According to Georg Simmel (1858-1918), the inability to actually know another person creates the condition for social relations. Society has created categories, type, or generalizations to facilitate social interaction. For example, when a student talks to a teacher, the student relies on a generalized concept or image of teachers. But the role of “teacher” doesn’t tell us much about the person who plays that role.
Don DeLillo is a great writer for these pandemic days. In novels like White Noise (1984) he explores the need people seem to have to
Michel de Certeau (1984) draws a distinction between strategy and tactics. I call a “strategy” the calculus of force-relationships which becomes possible when a subject
In an earlier post (2018), I wrote about “the waning of spatial integration.” Spatial integration is the holding together of some assemblage in space, like
To be lifted to the summit of the World Trade Center is to be lifted out of the city’s grasp. One’s body is no longer clasped by the streets that turn and return it according to an anonymous law; nor is it possessed, whether as player or played, by the rumble of so many differences and by the nervousness of New York City traffic. When one goes up there, he leaves behind the mass that carries off and mixes up in itself any identity of authors or spectators. As Icarus flying above these waters, he can ignore the devices of Daedalus in mobile and endless labyrinths far below.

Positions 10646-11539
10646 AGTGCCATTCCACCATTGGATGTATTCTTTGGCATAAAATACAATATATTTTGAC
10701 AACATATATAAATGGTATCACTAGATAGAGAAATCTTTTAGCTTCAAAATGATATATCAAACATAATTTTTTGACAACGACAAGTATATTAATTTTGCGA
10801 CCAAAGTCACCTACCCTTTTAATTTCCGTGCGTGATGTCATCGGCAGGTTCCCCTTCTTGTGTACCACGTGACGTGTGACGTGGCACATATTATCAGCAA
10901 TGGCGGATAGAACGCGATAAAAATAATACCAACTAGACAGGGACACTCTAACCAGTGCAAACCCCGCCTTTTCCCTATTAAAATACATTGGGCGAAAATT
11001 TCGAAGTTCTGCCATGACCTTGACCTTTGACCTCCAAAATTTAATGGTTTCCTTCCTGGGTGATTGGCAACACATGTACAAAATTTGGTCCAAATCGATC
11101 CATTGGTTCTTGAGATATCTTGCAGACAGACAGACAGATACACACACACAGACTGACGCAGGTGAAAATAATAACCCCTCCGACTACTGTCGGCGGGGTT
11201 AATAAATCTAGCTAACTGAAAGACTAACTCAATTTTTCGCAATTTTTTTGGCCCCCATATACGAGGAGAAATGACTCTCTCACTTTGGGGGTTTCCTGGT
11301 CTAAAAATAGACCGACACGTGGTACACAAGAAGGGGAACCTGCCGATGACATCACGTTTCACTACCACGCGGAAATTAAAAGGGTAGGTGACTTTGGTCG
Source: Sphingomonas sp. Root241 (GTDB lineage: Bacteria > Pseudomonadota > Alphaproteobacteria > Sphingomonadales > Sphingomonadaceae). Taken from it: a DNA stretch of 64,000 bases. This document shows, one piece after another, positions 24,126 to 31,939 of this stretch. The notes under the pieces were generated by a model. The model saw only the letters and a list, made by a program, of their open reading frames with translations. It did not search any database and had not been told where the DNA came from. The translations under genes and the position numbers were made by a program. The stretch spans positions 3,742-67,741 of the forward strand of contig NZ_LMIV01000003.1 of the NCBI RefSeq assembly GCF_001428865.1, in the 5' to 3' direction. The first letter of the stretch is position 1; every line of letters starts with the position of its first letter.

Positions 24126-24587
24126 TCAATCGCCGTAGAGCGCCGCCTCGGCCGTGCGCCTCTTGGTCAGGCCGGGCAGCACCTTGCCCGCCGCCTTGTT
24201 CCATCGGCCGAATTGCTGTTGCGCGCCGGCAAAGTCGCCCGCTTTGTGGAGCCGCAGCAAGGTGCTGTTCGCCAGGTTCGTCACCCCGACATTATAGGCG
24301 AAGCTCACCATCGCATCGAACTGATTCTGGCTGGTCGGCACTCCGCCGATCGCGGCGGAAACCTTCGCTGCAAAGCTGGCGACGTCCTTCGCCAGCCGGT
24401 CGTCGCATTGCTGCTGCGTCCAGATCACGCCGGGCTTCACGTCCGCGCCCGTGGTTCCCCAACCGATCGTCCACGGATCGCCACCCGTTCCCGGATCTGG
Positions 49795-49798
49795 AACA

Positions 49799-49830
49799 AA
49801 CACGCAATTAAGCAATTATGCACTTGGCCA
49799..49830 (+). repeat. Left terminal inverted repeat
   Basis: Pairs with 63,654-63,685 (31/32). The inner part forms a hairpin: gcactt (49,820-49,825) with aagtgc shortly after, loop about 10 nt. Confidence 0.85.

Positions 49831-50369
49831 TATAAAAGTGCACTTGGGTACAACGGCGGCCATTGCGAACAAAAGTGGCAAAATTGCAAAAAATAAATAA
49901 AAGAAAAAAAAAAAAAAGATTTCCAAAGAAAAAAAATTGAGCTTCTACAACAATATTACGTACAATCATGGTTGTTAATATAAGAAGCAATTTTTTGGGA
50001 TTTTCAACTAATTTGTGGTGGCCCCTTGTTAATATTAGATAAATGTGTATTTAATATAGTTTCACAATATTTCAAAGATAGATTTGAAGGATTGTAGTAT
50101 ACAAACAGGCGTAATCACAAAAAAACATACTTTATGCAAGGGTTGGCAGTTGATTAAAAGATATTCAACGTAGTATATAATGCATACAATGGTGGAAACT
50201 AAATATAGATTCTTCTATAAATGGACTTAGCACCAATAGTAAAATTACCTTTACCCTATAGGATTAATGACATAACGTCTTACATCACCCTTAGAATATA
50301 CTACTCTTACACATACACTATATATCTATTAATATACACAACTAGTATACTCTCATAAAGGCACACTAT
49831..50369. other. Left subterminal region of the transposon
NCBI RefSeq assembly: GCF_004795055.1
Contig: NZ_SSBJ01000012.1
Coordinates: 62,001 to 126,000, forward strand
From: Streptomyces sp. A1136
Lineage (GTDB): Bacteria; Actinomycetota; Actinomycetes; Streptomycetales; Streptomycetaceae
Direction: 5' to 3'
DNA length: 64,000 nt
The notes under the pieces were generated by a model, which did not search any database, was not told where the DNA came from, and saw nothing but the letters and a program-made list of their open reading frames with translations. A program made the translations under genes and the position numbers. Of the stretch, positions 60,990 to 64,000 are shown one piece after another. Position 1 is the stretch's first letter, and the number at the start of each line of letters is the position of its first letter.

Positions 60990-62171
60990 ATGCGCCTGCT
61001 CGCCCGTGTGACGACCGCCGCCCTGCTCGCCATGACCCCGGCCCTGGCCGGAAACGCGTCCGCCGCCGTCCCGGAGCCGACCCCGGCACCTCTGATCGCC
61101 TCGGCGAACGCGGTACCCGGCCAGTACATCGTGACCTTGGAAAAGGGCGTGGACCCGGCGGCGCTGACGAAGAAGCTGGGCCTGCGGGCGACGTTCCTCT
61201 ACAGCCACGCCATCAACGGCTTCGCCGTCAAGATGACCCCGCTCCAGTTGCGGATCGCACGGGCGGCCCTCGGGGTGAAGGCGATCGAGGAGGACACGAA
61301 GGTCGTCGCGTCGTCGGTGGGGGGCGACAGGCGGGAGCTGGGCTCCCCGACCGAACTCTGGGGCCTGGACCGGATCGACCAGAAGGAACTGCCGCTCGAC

In Dostoevsky‘s Crime and Punishment, we see how the legal system becomes just one of several function systems in modern society. Whereas once the law,
There are no truly closed systems, except for purely conceptual systems, e.g. the physicist’s imaginary box that is isolated from all outside influences.